Just saw this on your facebook page. Another great post. I’ll try the recipe soon and let you know how it turns out.

  5. 5 - Hope on October 8th, 2010

    Rolled oats in a loaf of bread is a new ingredient for me.

    I think it will be delicious !



  6. 6 - robin on October 8th, 2010

    So smart to take a day during the week to do most of your cooking. The bread looks amazing.

  7. 7 - Cari on October 8th, 2010

    Lovely! Can’t wait to try this one out for sure!

  8. 8 - Astheroshe on October 8th, 2010

    Looks great! On Top Chef- just desserts in the USA there is a young Chef originally from Turkey as a contestant. He is very skilled at 29 . 🙂

  9. 9 - dasunrisin on October 9th, 2010

    Wow this looks so great!

  10. 10 - joey on October 13th, 2010

    I haven’t made bread since our move…your oatmeal bread is enticing me back into kneading mode!

  11. 11 - Balbina Oliveira on October 13th, 2010

    Please, could you tell me whethet the active dry yeast you use is the same as the type where they tell us to place it straight with the flour and not to dissolve it in water ? I mean, if it is, is it ok to dissolve it in water first, assuming we’re talking about the same type of yest . (In Portugal we have brands like Fermipan and Vahine)
    Hope you get your book translated into English and sold on Amazon, I really do, as ALL your recipes look extremely yummy ! Thanks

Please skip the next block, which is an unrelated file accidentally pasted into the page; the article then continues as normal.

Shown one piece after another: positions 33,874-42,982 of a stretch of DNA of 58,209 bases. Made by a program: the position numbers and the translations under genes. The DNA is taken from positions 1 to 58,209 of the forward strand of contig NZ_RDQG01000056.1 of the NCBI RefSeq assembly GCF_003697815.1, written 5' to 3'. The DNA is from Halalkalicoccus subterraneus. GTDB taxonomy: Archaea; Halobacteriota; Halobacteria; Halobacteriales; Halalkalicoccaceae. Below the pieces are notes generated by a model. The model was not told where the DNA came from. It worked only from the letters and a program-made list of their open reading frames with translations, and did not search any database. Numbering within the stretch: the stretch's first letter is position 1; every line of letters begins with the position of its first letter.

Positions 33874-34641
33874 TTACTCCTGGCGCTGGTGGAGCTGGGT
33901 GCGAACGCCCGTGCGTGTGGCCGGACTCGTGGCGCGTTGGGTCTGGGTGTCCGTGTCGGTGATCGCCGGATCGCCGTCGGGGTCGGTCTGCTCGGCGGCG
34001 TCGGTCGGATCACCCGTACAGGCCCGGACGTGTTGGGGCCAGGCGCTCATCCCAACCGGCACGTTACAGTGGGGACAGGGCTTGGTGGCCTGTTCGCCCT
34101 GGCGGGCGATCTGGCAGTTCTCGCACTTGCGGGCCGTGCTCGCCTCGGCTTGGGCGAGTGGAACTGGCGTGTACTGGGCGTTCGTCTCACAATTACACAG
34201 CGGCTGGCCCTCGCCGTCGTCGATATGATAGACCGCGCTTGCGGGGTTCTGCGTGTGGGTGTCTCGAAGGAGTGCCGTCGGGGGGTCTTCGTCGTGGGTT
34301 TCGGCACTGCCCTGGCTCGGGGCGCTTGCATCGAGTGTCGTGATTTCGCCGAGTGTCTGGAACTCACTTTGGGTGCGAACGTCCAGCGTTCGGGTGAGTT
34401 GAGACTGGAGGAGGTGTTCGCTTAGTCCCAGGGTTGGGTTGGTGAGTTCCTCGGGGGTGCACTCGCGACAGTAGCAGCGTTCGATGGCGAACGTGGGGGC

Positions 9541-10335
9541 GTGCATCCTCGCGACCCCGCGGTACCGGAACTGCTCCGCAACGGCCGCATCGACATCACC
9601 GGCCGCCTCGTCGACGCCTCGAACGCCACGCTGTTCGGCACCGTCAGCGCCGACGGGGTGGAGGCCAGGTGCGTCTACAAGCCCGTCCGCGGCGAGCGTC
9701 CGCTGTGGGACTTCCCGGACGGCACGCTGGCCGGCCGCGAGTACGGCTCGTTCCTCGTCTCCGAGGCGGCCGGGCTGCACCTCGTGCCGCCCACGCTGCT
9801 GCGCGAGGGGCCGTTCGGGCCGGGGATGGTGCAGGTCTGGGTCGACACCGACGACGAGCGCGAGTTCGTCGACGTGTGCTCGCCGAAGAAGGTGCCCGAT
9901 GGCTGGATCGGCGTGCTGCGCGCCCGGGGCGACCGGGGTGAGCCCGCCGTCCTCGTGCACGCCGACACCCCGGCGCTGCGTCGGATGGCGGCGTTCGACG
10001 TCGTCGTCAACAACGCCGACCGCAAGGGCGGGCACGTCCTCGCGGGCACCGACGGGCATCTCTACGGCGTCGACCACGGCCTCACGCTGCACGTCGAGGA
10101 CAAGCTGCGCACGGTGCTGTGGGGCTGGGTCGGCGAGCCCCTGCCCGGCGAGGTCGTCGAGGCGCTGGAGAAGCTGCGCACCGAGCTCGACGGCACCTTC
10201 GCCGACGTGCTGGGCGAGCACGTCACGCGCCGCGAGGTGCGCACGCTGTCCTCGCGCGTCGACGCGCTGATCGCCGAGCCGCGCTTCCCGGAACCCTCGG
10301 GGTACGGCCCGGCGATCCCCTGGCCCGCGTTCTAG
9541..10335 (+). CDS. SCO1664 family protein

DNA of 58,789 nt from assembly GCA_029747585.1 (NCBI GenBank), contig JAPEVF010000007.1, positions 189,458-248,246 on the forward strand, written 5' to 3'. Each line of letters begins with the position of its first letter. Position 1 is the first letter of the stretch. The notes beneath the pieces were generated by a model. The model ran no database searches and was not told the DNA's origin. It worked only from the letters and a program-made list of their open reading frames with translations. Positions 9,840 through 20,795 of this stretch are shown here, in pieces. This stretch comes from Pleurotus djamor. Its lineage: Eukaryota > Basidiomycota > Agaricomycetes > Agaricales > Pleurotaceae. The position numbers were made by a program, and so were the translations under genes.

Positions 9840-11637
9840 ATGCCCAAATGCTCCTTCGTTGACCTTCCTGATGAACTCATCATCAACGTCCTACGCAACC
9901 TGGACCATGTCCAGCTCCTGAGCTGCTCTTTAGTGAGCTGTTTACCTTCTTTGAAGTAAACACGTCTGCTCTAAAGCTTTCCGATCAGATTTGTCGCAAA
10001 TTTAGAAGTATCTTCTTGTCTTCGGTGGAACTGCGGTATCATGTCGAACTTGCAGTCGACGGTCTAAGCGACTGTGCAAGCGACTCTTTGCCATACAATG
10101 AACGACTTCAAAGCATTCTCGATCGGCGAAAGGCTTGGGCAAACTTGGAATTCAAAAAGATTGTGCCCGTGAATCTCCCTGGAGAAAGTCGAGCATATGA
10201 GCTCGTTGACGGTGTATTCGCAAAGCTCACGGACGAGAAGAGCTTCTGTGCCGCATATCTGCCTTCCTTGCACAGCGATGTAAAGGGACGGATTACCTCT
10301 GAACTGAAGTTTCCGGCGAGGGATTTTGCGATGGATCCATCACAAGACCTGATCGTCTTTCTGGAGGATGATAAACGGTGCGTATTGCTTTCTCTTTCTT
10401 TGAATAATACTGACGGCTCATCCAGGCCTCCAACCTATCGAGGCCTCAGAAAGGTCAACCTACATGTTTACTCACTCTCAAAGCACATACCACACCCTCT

12. 12 - Cenk on October 14th, 2010

    Balbina – The one you described is called instant dry yeast (the granules are much smaller than active dry yeast) and you have to use less than indicated in the recipe if you are planning on a substitution. Here’s the formula: 40-50 grams active dry yeast = 33 grams instant dry yeast. So, in this recipe, 1+1/2 tsp of instant dry yeast would be enough. Fingers crossed for the English version!

  13. 13 - Sweet Freak on October 15th, 2010

    Genius! I love the tips for what to do with stale bread but, more important, the idea of good grains. Oatmeal bread?? Yes, please!

  14. 14 - Balbina Oliveira on October 15th, 2010

    Thank you for answering! Thanks for the advice! What else can I say ? You’re a true gentleman and your blog rules !!!!

  15. 15 - gül on October 24th, 2010

    her şey harıka görunuyor.hoşca kal.

  16. 16 - Danny on October 25th, 2010

    I tried a similar recipe and the bread didn’t come out so good 🙁 I might give it another shot with your recipe…

  17. 17 - Sharon on October 26th, 2010

    hm…looks delicious…..i like oatmeal…..

  18. 18 - pinky black on October 28th, 2010

    i love how you innovate the bread and how you gave alternatives on stale bread. what a useful way to recreate foods. especially the many uses of tomato sauce and tomato puree. truly a recipe for the on-the-go people.

  19. 19 - Elise on November 8th, 2010